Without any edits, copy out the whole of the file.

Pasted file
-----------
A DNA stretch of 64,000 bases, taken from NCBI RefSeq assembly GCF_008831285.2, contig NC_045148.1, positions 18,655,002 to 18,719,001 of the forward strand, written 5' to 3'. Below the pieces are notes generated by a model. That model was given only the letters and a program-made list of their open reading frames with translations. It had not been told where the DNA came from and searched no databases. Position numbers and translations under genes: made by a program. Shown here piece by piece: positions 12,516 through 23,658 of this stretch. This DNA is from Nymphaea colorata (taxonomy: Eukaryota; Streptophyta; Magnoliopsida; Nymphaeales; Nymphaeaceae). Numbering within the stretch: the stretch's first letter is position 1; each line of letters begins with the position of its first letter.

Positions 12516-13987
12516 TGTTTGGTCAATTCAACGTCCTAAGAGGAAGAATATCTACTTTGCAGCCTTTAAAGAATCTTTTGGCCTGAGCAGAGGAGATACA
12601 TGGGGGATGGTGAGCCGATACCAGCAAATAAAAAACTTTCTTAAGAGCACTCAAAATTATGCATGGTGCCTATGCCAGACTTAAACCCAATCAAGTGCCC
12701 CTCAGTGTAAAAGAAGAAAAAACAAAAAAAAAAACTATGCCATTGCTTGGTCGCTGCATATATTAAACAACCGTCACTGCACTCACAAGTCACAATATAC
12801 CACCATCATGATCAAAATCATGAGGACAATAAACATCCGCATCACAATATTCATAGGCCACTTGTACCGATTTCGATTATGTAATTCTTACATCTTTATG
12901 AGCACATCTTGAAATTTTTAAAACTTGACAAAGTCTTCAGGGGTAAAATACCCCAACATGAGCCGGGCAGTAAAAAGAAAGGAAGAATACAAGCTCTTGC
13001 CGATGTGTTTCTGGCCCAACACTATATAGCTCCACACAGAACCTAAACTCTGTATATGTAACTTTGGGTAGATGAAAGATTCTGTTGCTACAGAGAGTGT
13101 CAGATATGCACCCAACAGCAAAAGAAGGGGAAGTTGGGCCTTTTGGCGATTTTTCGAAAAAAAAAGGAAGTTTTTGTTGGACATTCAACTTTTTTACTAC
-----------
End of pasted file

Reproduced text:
A DNA stretch of 64,000 bases, taken from NCBI RefSeq assembly GCF_008831285.2, contig NC_045148.1, positions 18,655,002 to 18,719,001 of the forward strand, written 5' to 3'. Below the pieces are notes generated by a model. That model was given only the letters and a program-made list of their open reading frames with translations. It had not been told where the DNA came from and searched no databases. Position numbers and translations under genes: made by a program. Shown here piece by piece: positions 12,516 through 23,658 of this stretch. This DNA is from Nymphaea colorata (taxonomy: Eukaryota; Streptophyta; Magnoliopsida; Nymphaeales; Nymphaeaceae). Numbering within the stretch: the stretch's first letter is position 1; each line of letters begins with the position of its first letter.

Positions 12516-13987
12516 TGTTTGGTCAATTCAACGTCCTAAGAGGAAGAATATCTACTTTGCAGCCTTTAAAGAATCTTTTGGCCTGAGCAGAGGAGATACA
12601 TGGGGGATGGTGAGCCGATACCAGCAAATAAAAAACTTTCTTAAGAGCACTCAAAATTATGCATGGTGCCTATGCCAGACTTAAACCCAATCAAGTGCCC
12701 CTCAGTGTAAAAGAAGAAAAAACAAAAAAAAAAACTATGCCATTGCTTGGTCGCTGCATATATTAAACAACCGTCACTGCACTCACAAGTCACAATATAC
12801 CACCATCATGATCAAAATCATGAGGACAATAAACATCCGCATCACAATATTCATAGGCCACTTGTACCGATTTCGATTATGTAATTCTTACATCTTTATG
12901 AGCACATCTTGAAATTTTTAAAACTTGACAAAGTCTTCAGGGGTAAAATACCCCAACATGAGCCGGGCAGTAAAAAGAAAGGAAGAATACAAGCTCTTGC
13001 CGATGTGTTTCTGGCCCAACACTATATAGCTCCACACAGAACCTAAACTCTGTATATGTAACTTTGGGTAGATGAAAGATTCTGTTGCTACAGAGAGTGT
13101 CAGATATGCACCCAACAGCAAAAGAAGGGGAAGTTGGGCCTTTTGGCGATTTTTCGAAAAAAAAAGGAAGTTTTTGTTGGACATTCAACTTTTTTACTAC